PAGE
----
Between the last week of September and mid-March, I was a bridesmaid in three weddings. Three. It’s been an incredibly blessed, busy, beautiful, occasionally-manic, joy-filled season.
And now I’m ready for a nap.
At the most recent festivities, I was honored to be a bridesmaid to my hilarious, loving, incandescently-beautiful friend, Sarah. As so often happens, Sarah’s wedding party was cobbled together of friends from different periods of her life. We required a few rounds of introductions to get to know one another.
It wasn’t until several hours into our pre-wedding slumber party that I learned Sarah had raved to the other ladies about my novels (for which she’s been a gracious beta reader) and introduced me as a “world-renown novelist.” I blushed, rolled my eyes, and made a joke about how you had to actually publish a novel before you could become world-renowned.
But on the inside, my heart blossomed, warming, practically glowing. I kept thinking: Thank God for friends who see us as the writers we want to be, instead of the writer we are right now. Continue reading “Weddings, Writing & Words of Encouragement”
Anybody who’s ever lived far from home knows that receiving mail takes on a new–and rather enormous–significance. This was true when I left my beloved Texas for my mid-west college. And it’s even truer now that I live overseas. I’m not the only one to feel this way, either: If ever you want to see a group of adults in suits sprint, just holler “mail call” in an Embassy. Then get out of the way. Otherwise, a herd of diplomats will run you down.
Ready to raise the giddiness level even higher? Well, just let this gal rip open a mystery envelope to find a book containing this: Continue reading “Mail Call!”
Having had my Texas Christmas early while visiting with my family, I’ve already scored some pretty awesome gifts this holiday season. But I’m excited to add one more treat to the pile… another book with my name tucked inside as an author.
A November publication, S/He: Sex & Gender in Hispanic Studies rolled off the printer in time for the holidays. So if you’re looking for a Christmas gift for the lit nerd in your life–or if you’re a celebrator of the Icelandic book-giving holiday–Jolabokaflod (A.K.A, the “Christmas Book Flood”)–you can score a copy at your nearest Amazon site!
And if feminine heroes are the recipient’s cup o’ tea, feel free to nudge them to read my installment in the anthology first: Chapter 9: “Golden Age S/heroes: Steel-Plated Petticoats: Women and Heroism in Miguel de Cervantes’ Don Quijote.”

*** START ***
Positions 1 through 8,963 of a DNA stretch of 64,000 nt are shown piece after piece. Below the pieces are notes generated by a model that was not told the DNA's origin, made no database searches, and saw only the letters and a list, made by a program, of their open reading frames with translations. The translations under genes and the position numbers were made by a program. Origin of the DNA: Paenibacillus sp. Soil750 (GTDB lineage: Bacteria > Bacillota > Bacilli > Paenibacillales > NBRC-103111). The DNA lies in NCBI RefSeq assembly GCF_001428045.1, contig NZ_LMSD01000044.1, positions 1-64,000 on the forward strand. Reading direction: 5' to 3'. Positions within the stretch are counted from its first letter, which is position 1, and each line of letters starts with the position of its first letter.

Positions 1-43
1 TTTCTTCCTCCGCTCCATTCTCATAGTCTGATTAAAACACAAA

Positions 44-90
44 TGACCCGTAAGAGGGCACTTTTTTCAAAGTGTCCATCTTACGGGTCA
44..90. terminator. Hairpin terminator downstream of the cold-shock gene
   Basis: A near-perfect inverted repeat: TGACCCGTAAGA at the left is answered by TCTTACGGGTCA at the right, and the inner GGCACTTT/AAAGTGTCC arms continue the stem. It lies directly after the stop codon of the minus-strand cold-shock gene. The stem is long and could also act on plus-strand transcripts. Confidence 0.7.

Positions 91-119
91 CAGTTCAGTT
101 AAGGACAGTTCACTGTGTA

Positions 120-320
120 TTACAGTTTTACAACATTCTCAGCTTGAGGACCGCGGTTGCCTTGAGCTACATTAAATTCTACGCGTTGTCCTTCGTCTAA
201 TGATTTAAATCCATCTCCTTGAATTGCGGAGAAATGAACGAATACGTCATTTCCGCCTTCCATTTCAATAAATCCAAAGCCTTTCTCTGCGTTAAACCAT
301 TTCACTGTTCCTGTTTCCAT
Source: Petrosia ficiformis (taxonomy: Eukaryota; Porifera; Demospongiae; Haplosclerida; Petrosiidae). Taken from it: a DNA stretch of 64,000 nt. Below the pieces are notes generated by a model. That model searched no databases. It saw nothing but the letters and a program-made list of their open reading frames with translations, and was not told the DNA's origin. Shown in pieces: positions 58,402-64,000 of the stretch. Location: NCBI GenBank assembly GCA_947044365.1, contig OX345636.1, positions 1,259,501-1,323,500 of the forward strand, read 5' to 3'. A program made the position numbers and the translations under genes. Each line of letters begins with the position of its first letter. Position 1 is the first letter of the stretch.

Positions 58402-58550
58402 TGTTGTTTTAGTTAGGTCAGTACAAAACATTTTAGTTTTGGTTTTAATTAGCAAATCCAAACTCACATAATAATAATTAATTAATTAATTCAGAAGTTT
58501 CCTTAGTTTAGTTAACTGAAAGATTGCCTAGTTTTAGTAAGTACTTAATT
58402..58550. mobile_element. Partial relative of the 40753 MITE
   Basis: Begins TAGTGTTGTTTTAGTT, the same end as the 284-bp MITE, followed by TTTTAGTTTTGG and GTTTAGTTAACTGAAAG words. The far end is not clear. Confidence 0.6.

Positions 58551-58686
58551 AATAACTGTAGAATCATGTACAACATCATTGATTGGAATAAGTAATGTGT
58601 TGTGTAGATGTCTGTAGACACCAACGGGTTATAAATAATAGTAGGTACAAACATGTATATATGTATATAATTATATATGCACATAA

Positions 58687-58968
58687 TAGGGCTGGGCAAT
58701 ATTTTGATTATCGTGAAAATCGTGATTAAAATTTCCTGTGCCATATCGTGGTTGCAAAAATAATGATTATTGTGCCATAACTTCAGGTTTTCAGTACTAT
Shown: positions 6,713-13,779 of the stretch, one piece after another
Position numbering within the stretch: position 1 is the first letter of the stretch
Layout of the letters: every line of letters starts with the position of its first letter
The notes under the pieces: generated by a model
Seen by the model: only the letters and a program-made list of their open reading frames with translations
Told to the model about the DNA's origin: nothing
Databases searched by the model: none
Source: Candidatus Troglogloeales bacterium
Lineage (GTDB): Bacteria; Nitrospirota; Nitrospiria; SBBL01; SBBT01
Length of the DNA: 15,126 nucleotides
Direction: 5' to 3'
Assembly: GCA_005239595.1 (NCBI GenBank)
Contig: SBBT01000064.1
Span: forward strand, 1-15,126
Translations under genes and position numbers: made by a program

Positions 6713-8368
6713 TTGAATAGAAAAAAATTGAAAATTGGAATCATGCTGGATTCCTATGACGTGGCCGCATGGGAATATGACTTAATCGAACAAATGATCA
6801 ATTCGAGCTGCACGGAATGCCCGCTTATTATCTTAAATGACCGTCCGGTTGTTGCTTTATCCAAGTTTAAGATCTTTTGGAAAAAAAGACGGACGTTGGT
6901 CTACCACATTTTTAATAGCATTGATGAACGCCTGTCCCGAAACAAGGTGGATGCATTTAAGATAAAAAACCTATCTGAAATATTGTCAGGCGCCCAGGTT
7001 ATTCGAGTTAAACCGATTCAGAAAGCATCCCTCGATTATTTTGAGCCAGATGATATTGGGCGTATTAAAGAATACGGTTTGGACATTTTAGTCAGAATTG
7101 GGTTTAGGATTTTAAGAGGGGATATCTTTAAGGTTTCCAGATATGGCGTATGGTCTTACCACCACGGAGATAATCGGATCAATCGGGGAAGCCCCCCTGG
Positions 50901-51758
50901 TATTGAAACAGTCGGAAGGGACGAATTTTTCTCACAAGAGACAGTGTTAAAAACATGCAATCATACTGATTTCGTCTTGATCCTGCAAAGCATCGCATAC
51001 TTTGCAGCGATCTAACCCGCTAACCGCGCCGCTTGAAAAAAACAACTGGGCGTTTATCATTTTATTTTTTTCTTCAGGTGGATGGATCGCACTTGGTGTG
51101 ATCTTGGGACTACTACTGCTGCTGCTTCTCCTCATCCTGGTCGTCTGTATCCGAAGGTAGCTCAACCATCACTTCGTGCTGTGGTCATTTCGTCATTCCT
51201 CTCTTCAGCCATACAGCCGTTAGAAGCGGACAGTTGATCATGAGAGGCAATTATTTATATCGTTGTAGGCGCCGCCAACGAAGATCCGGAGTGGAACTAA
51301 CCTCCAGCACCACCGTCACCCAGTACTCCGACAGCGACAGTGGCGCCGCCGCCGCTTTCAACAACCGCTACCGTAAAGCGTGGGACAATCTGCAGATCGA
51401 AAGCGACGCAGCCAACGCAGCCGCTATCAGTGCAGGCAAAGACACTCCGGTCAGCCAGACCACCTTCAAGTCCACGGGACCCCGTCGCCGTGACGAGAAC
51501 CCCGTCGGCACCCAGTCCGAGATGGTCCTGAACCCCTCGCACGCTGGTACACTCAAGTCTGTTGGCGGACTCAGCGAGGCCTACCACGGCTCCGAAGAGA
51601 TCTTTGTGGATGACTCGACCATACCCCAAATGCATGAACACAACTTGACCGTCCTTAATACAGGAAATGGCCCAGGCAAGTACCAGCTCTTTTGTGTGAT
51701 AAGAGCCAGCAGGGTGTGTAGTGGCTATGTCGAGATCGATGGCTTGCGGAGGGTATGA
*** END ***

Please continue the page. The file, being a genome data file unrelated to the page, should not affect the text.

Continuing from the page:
Happy Reading/Giving! Please take a moment to share in the comment section what books you’re giving or hoping to get this season! I’ve already grabbed Emma Newman’s Between Two Thorns and Rene Gutteridge’s Ghost Writer. What’s on your list?
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The “R” word’s an ugly one. Nobody likes talking about it. But rejection is a major part of a writer’s life. There’s not a conventionally-published author alive who hasn’t experienced that sting. Nobody–not even the J.K. Rowlings out there–make it through this biz without a few scrapes.
This week, I received a rejection letter (couldn’t we bibliophiles have come up with a less brutal term for this? What’s wrong with “No Thank You Correspondence?”) from one of the literary agencies to which I’d submitted my novel.
It was actually a relatively flattering letter as far as they go. But in the end, they still said “no.” They couldn’t offer me representation. You always know this is a possibility, of course. But you hope really, really, really hard that this time, the answer’ll be “yes.”
Reading the rejection, Professional Lauren appreciated the speed of the agency’s response. Treasured the compliment to my writing talents. Tucked away the constructive criticism for analysis and implementation. Continue reading “Rejection & Resilience”
Yesterday brought an exciting surprise in the mail, all the way from the U.S. of A.: my new book, Insult to Injury: Violence in Spanish, Hispanic American and Latino Art & Literature.
Right there on page 94 of the anthology, starts Chapter 7… my chapter!
“Brutality, Borderlands, and Bildungsromans: Violence and Cultural Conflict in Rodolfo Anaya’s Bless Me, Ultima and Américo Paredes’s George Washington Gómez”
This may call for a celebratory class of wine with my gal-pals. (You know who are are!)
(P.S.–Aren’t I spoiled? Check out the lovely Valentine’s Day roses my husband made sure I had at my day job.)
First things first: an ENORMOUS (terribly belated!) thank you to everyone who voted in my poll on Twitter-style novel pitches. With your help, I went into #PitMad with enthusiasm–and I’m thrilled to report, not without result. By the close of December 1, my pitches for my 1920s historical novel had received a total of four likes–two by literary agencies, and two by independent publishing companies. I’ve since fired off all requested queries, synopses, and reading samples. Thus far, one entity has requested a full manuscript. Hooray! One entity has given the project a pass. Awww…. (This is an excellent example of how peculiar art businesses like writing are–what prompts one person to seek more will be un-alluring to the next.) Where things go from here, literally only God knows. But it’s encouraging when people out in the mystical realm of publication evidence interest in your ideas. And despite my temptation to be discouraged by one person’s “no,” I’m also in wholehearted concurrence with The Baffled King blog: when someone requests a full manuscript after reading your sample pages, it’s essential to make a moment to celebrate that victory, even if no contract follows after. Little victories are victories nonetheless.
Baby steps, right? Continue reading “Writing: Resources & the Road Forward”